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Sort order. Start your review of A History of the Babylonians and Assyrians. Dec 11, Rindis rated it liked it Shelves: history , kindle. I picked up this book for free in the Kindle edition some time ago. Published in , it is long out of copyright, and offered by Lecturable, who seems to specialize in Kindle editions of older historical works.

  • A History of the Babylonians and Assyrians.
  • The True Story of Semiramis, Legendary Queen of Babylon.
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It is one of the first overview histories of ancient Mesopotamia written after archaeology efforts started in the region in the 19th century. This makes the scholarship well out of date, but accounting for that problem, it is a well done, and readable introduction to the subj I picked up this book for free in the Kindle edition some time ago. Or, it would be if the text was in better shape. It is, of course, an OCR scan of the book, but it seems to have gotten minimal, if any, editing. Words breaking with a space in the middle artifact of a word broken between lines, with a space inserted in place of the hyphen?

Any sort of minimal editing with a human pair of eyes would have found the bulk of the problems I saw. A turn of the century 19th to 20th history of the Mesopotamian world until the conquest of Cyrus. The work is mostly a recapitulation of all available resources up to around ; these resources are more numerous than might be imagined.

Subsequent research has led to a renumbering of some of the Assyrian rulers and alterations in the perceived chronology as well as, no doubt, reassessment of the primary source evidence. Having said that, few similar resources have been p A turn of the century 19th to 20th history of the Mesopotamian world until the conquest of Cyrus. Having said that, few similar resources have been published, which is why a work from over a century ago is in circulation. The author's insistence on keeping close to primary sources, and quoting them often, means that this work still has value after all these years.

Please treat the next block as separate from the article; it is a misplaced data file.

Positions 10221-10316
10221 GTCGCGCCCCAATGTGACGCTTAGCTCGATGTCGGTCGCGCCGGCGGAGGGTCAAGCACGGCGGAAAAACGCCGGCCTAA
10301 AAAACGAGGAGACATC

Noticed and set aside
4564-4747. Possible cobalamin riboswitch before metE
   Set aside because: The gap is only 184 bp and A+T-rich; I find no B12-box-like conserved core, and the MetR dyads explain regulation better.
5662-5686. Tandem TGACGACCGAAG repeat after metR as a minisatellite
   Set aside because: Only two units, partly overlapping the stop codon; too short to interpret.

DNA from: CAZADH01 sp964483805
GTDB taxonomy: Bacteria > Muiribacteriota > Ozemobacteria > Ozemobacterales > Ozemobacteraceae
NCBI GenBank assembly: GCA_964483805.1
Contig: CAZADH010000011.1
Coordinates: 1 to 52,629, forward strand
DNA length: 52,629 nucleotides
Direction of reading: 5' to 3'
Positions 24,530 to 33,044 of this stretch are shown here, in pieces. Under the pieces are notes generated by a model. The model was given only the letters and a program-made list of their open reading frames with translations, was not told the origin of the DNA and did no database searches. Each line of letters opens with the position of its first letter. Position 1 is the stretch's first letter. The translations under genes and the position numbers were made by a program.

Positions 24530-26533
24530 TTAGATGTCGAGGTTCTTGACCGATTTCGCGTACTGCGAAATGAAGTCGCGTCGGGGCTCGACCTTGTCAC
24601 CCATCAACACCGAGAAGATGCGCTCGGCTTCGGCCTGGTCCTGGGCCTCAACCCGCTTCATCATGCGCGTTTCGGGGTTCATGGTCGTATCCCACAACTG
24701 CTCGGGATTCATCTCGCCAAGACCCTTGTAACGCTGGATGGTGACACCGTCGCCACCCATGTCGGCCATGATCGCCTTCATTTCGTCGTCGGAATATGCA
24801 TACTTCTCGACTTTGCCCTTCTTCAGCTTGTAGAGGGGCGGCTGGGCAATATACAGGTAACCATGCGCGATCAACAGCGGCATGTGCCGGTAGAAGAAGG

Jul 28, John Randall rated it it was ok. Did not realize the book was published in so while interesting, it kept referring to other work in progress leaving one wanting for a more complete picture which should now be available. I learned some interesting tidbits from this book, but it was a dry read. It was written in the early s, so most likely some of this is not the author's fault, it's just an old book. It also annoyed me a bit that several of the dates are way off, like by a thousand years based on current scholarship.

Tough to get through but a great old book with a good start to these ancient civilizations. Oct 23, Edward and Christine Yi rated it it was amazing. Extensive research This is an extensive research about one of most mysterious periods of human history. It based on the fact with very fair position. Patrycja Szczudlo rated it really liked it Dec 03, GARY rated it it was ok Feb 05, Jon Michael Smith rated it it was ok May 24, David Shannon rated it really liked it Dec 22, William J Freschi, jr. Kelley Castle rated it liked it Sep 13, Vince rated it liked it Nov 24, Kimberly Lewis rated it liked it Dec 21, Tom rated it really liked it Nov 27, Anas Massoud rated it liked it Feb 23, The royal governor of the province of Syria, named Onnes, was struck by her beauty when he met her while inspecting the royal flocks.

After the wedding, he took Semiramis with him to Nineveh. Later, Onnes was sent to besiege the city of Bactra in central Asia. Missing his wife, he asked that she come to join him there. Not only did Semiramis travel to this remote spot to be with her husband, she also came up with a winning strategy that made the besieged city surrender. When he learned of this amazing feat, the Assyrian king wanted to meet the heroine and had her brought before him.